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HOOF CONCERNS. Horses’ feet are likely to carry tetanus-producing bacteria. Oregon farrier Kevin Carroll says it’s common for farriers to get nicked in the hands when nailing if a horse moves or pulls away. These seemingly harmless cuts and scratches can provide an entryway for bacteria. Farriers should get tetanus shots every 5 years instead of the standard 10, to ensure safety.
Yours can be an unpredictable job. You can be stomped, kicked, struck or thrown to the ground. And that’s just by the horses.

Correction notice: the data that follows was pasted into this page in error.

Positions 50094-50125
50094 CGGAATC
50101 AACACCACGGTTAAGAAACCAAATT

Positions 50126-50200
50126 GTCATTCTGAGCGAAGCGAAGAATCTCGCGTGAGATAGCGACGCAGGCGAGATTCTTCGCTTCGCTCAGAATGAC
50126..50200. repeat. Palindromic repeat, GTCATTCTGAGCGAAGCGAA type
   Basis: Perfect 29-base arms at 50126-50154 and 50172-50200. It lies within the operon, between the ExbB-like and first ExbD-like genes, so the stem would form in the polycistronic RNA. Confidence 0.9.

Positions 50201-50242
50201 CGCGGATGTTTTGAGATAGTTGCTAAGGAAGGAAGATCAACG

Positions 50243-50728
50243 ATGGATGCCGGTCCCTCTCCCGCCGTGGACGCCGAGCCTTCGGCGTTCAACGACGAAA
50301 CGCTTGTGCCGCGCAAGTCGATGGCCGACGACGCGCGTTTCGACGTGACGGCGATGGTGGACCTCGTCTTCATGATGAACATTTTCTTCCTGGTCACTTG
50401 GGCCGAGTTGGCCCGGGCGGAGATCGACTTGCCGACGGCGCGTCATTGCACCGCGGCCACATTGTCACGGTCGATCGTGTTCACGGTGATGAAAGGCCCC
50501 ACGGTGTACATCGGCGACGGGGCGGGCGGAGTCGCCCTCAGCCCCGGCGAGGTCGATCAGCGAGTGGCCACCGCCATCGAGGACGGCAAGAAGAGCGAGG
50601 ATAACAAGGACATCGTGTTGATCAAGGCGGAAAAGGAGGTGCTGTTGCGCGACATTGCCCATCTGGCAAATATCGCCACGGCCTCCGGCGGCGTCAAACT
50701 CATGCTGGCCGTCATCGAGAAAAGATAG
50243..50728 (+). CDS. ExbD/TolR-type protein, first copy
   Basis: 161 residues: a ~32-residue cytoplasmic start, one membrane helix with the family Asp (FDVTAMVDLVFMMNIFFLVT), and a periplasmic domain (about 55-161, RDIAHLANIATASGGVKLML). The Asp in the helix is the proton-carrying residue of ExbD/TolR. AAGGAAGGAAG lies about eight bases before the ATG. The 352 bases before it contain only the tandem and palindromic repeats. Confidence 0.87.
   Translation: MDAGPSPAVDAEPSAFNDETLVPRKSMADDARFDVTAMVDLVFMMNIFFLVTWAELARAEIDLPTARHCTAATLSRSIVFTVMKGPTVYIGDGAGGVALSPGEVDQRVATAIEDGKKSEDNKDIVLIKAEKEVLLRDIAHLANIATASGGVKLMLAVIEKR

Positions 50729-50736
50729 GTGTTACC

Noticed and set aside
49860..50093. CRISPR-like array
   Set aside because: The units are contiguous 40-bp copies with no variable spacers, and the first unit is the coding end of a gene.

Your own equipment can get you, too. Anvils, forges and nails can present a clear danger. Add to this the scenario that a client’s horse can get hurt during the process.
It makes sense to be ready for an emergency, because there are very few farriers working today who haven’t had at least one. War stories are spooky, but they are good reminders of what can happen.
Dr. Dennis Hatch established his breeding operation, Hatch’s Quarter Horses, in 1982 in Superior, Neb. As both a horseman and a medical doctor who has worked in emergency rooms, he’s well aware of what farriers face on the job. “They can get a myriad of injuries,” he says. Prevention can lessen the risk, but all too often, accidents happen with lightning speed and no warning.
A horse that strikes is one example. “Back feet can hurt you, but the front feet are more dangerous in terms of the kinds of injuries you can get,”…